Canberra’s HIGHLAND LIGHT morph into a solid rock entity with debut EP 300 K’s

Highland Light EP review by Vince Leigh

The debut EP from Highland Light, the post-hardcore band from Greenaway ACT, features an assured collection of songs, performances, and authentic collective firepower. With just two previous single releases to their credit—Absolute (2021) and Star Buffet (2020)—the band’s fast-tracked development is evident here.

Highland Light burn bright

Highland Light 300 K's

The opening grenade, Cradle, is a straight grooved relentless ride. It’s true to the band’s self-styled post-hardcore label, and wastes no time imploring us with its convincing rock charms. The lead vocal establishes, or instead reinforces, what has already been outlined via the band’s first two releases. No American twang here, folks.

This is refreshing for more than a few reasons. Poignantly, because it gives Highland Light a notable jumping off point regarding any kind of identifiable sonic signature.

But I digress. There’s a tight little riff running through Cradle, which also identifies the splendid hybrid heavy post-grunge guitar work that acts as an effective adhesive in a more general sense.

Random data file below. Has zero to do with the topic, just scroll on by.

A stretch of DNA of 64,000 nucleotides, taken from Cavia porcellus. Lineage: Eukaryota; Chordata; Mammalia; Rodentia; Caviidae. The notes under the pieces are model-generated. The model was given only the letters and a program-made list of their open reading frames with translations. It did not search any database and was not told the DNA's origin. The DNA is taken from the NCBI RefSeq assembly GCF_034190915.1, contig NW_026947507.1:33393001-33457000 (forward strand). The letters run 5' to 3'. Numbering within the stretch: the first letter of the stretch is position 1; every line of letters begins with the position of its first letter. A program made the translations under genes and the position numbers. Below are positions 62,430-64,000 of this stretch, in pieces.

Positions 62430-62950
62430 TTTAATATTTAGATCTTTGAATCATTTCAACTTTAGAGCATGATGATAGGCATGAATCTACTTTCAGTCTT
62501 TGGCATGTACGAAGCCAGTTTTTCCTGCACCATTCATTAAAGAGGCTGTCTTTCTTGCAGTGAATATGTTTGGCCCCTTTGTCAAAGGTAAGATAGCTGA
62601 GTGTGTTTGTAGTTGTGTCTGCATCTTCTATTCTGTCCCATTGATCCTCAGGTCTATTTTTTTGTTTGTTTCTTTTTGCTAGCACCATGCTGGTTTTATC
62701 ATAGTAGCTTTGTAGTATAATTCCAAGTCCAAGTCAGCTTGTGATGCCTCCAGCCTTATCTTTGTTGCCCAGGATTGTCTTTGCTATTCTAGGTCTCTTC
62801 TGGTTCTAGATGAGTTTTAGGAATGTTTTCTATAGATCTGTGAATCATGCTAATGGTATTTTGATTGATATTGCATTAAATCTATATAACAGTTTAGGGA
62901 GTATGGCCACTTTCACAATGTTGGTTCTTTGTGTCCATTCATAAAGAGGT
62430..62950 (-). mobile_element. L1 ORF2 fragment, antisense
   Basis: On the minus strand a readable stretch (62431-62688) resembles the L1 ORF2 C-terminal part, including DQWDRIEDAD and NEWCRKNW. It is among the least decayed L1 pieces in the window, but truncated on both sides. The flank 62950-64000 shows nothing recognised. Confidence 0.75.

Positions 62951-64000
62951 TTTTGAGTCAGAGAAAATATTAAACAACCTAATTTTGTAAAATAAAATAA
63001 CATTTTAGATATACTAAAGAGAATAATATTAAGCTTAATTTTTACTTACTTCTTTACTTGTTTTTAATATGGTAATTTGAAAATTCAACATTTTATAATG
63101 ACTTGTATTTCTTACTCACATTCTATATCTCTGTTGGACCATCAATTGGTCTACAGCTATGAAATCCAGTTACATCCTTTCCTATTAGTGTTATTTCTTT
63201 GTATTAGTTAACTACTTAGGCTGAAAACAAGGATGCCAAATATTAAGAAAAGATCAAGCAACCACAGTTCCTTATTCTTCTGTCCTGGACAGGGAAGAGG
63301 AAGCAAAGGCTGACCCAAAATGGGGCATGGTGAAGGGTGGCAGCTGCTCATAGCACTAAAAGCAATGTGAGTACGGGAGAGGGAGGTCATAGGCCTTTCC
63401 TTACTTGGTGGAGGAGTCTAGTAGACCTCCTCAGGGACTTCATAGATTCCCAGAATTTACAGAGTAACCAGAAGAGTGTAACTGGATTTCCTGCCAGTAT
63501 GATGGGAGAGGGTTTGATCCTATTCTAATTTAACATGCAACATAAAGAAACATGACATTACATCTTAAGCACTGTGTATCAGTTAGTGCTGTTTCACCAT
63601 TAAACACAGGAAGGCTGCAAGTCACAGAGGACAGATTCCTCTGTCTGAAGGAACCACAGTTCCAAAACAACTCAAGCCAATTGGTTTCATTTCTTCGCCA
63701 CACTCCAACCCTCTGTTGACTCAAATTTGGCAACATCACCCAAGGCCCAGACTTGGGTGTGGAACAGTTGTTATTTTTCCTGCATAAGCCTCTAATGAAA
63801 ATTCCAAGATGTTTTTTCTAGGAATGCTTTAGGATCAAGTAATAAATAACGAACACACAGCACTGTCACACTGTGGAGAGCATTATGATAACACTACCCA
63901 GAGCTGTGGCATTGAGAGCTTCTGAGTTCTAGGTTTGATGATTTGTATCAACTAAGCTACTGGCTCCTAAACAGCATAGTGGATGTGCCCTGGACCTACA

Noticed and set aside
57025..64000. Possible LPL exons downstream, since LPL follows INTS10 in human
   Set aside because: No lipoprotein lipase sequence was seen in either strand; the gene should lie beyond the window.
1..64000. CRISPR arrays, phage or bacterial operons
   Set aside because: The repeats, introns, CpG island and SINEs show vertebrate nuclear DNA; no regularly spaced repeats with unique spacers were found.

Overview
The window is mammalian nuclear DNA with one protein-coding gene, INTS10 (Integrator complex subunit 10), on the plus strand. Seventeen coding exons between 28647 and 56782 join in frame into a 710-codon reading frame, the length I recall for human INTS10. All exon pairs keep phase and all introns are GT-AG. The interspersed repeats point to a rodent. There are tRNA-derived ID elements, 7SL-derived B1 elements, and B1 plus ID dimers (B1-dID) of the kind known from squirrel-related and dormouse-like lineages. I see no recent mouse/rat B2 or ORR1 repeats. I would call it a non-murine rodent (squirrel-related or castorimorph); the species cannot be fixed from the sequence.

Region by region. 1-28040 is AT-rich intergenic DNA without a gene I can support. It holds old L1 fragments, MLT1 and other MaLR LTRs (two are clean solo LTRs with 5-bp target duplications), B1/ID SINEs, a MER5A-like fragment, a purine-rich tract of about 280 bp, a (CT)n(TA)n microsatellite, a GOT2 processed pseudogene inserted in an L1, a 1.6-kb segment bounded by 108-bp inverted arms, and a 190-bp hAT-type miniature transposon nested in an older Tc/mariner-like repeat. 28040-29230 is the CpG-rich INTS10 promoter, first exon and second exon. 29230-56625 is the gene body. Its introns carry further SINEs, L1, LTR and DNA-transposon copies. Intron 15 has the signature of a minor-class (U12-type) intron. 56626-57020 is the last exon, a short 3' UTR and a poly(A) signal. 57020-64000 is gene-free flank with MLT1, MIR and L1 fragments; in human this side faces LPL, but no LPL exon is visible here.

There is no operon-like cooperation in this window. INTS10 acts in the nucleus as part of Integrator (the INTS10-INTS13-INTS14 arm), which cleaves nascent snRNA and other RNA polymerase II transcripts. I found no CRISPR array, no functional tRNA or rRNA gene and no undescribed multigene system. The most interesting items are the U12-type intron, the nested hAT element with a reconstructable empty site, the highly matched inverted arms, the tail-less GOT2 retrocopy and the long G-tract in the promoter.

The title track that follows rests a large part of its appeal on a series of highs and lows, from a clean guitar introduction to an evolving internal pulse that allows the vocal to present us with all its marks of vulnerability and fragility, even as it’s pushed to some kind of emotional limit.

The track that bisects the EP, Down, is a highlight; a swerving conglomerate of raw, quasi-emo rock turbulence that encompasses confession, culpability, and explosive disintegration. The lyric effortlessly reaches for the throat with lines such as: Don’t stop calling if I’m ignoring your help. It’s a reminder to us all, right?

Under the Debris follows the swelter of Down, revealing another clean guitar starting position that soon turns into fully charged chaotic grit.

The closing track, What is the Problem We Created? not only bears an intriguing title but is the most unprocessed and brief offering on the EP. This impressionistic piece fittingly leaves us with a landing pad that soothes, if not serenely, in a more sobering way. As this line tells us: You’re the only one that I see.

There’s a lot here to like. 300 K’s a band morphing into a solid, thoroughly convincing rock entity with an undercurrent of advanced know-how that shimmers beneath a combustive surface.

You can listen to 300 K’s now by clicking here.

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